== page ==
Related: @dellsystem's Abolish Silicon Valley, which is in part a bildungsroman about escaping this "final boss" of the meritocracy.
Ben puts together a lot of pieces of the Y Combinator story, which appears to narcissism and splitting on a billion-dollar scale. Gatekeepers like Altman and Graham impose arbitrary, rapid fire demands on applicants—and interpret obedience to their whims as excellence.
Related to something I learned from a @gwern essay. When you find a chemical that improves performance, you have to ask—why doesn't my body make it already? Evolution is not a moron. Caffeine, nicotine, modafinal, LSD. You can't live your life on them, "or we already would."
Always possible that the only way to synthesize the chemical is through some intermediate and highly toxic process. But evolution is pretty handy with proteins: "it can fold a crane".
Right—"hey, we built a society that involves poisoning yourself". That reminds me of the @PaulSkallas / Neal Stephenson / Kim Stanley Robinson point: we'll never live in space, space sucks and wants you to die.
Today in cascading discoveries. I cleaned out the MacBook Pro and, because I live on the edge, replaced the thermal paste on the CPU/GPU. All of a sudden, the battery started draining while the system was plugged in. @trishankkarthik was right! I ruined something. BUT...
I thought through the problem a bit. Why would improving heat management lead the battery to drain faster? One thing I noticed is that I was now running my CPU at 3.5 GHz rather than 3 GHz...
Which is presumably because the thermal management is better and the system doesn't have to throttle for heat as much. But this also means that more power is draining. I open the panel where the power strip is, and notice the fault light is on...
Two ways of thinking about mathematics: as a computational process (Hilbert, Turing) unfolding in time, and as a static object (e.g., our epistemic networks in “explosive proofs” paper)...
The latter style has (in my memory) greater prestige. Consider the definitions of open, closed, and compact sets in point set topology—often in a “static” form that asserts the existence or non-existence of objects with properties, rather than methods for constructing them.
The idea that mathematical claims are process claims, rather than property claims, still feels alien to me. Even the unfolding of a proof feels “at one remove” from the truth being established.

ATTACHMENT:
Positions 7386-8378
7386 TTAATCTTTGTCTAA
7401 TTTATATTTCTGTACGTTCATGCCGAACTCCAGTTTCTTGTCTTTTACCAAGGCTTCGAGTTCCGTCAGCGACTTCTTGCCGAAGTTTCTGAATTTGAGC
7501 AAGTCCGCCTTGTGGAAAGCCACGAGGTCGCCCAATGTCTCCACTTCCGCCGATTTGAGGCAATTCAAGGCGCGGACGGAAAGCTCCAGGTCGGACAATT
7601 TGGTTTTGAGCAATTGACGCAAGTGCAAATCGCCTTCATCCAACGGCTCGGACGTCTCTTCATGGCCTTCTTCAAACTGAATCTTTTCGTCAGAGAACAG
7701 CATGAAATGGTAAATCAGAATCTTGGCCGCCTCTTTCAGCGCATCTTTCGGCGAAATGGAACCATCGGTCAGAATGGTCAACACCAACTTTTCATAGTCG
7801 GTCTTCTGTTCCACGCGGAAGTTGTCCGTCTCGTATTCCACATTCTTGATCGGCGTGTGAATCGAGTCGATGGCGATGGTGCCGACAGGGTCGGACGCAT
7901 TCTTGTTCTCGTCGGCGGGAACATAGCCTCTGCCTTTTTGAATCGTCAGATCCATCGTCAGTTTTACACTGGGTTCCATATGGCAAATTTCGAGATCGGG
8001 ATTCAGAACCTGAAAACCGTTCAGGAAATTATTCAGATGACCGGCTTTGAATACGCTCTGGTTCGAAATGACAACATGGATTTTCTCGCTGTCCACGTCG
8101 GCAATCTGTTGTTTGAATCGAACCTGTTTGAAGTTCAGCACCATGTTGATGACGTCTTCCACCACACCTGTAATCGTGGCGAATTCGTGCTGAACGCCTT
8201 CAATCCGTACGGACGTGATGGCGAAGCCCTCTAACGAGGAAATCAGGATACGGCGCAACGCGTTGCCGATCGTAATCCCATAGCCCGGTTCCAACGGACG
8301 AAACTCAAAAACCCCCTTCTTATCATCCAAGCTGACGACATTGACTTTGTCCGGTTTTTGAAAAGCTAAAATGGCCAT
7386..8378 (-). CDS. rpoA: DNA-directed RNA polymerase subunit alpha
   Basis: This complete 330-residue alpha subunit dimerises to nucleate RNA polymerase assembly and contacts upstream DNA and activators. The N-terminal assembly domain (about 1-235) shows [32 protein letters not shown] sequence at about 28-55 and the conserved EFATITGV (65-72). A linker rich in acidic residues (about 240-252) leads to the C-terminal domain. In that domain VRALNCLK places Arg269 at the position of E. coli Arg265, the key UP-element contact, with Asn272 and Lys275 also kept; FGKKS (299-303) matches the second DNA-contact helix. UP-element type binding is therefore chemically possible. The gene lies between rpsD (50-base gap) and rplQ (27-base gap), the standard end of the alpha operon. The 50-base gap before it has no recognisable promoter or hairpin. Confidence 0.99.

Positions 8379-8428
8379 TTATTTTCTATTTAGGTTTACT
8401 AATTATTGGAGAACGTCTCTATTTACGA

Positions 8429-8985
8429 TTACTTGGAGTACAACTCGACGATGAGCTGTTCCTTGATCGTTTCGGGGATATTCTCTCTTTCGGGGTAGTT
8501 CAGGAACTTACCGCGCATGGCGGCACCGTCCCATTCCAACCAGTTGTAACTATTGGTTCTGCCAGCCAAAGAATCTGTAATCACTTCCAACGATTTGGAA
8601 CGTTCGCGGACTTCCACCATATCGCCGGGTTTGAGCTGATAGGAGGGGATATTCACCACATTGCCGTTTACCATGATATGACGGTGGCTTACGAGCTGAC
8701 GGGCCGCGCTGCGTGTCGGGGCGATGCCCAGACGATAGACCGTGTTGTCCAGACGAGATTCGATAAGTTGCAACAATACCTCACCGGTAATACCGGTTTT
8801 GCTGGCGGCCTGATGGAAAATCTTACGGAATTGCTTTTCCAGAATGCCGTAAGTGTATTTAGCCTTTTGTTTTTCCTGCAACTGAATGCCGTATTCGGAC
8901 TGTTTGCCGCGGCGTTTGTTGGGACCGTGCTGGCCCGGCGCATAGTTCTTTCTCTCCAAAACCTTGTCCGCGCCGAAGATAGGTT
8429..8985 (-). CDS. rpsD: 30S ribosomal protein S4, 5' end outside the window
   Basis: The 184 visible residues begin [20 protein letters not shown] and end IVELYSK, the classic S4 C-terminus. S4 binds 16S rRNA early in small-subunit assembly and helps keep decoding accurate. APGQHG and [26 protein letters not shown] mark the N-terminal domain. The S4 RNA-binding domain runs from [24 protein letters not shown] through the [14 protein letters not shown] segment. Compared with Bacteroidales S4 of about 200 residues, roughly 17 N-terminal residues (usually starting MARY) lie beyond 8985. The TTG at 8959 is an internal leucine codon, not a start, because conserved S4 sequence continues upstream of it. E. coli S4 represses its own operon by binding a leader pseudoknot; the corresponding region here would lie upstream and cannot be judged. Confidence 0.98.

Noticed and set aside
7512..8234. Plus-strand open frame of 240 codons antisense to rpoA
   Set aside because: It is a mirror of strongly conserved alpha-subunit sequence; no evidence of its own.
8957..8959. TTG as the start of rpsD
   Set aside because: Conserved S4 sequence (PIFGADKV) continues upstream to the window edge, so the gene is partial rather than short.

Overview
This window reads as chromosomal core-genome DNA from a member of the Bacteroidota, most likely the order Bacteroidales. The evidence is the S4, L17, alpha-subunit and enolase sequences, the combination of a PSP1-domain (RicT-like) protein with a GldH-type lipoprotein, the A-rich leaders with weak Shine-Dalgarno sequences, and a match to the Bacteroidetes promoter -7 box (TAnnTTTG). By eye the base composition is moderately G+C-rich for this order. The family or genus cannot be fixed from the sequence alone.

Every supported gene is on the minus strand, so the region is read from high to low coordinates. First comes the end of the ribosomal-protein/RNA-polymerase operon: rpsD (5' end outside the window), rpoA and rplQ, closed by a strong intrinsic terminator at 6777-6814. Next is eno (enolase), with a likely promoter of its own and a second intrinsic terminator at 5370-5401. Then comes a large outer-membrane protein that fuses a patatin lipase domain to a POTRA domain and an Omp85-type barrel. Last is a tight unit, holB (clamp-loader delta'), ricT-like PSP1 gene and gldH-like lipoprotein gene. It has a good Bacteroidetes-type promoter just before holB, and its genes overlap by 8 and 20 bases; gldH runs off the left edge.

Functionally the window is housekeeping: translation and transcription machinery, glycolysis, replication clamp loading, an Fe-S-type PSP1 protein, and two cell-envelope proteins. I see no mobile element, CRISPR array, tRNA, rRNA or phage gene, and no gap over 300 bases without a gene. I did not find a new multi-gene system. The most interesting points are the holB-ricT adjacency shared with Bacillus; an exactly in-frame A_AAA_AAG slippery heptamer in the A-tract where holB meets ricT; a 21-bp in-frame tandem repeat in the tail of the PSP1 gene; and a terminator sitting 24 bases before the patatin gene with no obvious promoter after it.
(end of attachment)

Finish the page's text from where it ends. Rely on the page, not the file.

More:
Stunning chart via @PaulSkallas. Current student loan debt to USG *alone* is $1.4 trillion. Total size of US mortgage market is only $10 trillion.
What is the *true* value of the college degree? What happens if employers stop valuing it? What happens if students stop paying?
This, to me, is crazy. IMO college education is extraordinarily misunderstood and mispriced. Much of it is “bubble” value—informally, “the hardest thing about Harvard is getting in”—that could decline precipitously.
e.g., not hard to imagine curriculum and staffing changes that meant CS departments just stopped teaching students how to code. (Something similar has already happened in many classics programs: you don’t need to learn a classical language to get a degree in classics.)
Running financial time-series models all morning. This should be required training in statistics and philosophy of rationality.
Bias pours through every gap—e.g., in your choice of when you give up on a particular method, when you CTRL-C an expensive calculation, etc. Just wild.
If you're good, you can see it in action, because you have two things happening at the same time: (1) your intuition about how good a new method is, (2) the actual metrics that you can't hack post-hoc.
But of course, that's only the intuition that you know is going wrong. The way you're setting up (2), meaning, your intuition that (2) is a legit and solid metric that you're not motivated-reasoning into the black, is completely unknowable.
Elizabeth Sandifer has a harsh—but not on-the-face incorrect—burn for Yarvin’s politics and political theory. If “code is law”, and Urbit is CY’s tour de force— I’ve come to understand Urbit as a software engineering train-wreck...
...which is not to say Urbit doesn’t have a use case—it does. Somewhat like taking Sanskrit for your college language requirement, it’s a costly signal of, well, something. Affection for John Locke’s theory of value?
I certainly have seen lots of interesting people who have gotten in to the system. For all the retconning, it’s clearly a political project, but one that’s captured the imagination of a weird and diverse group.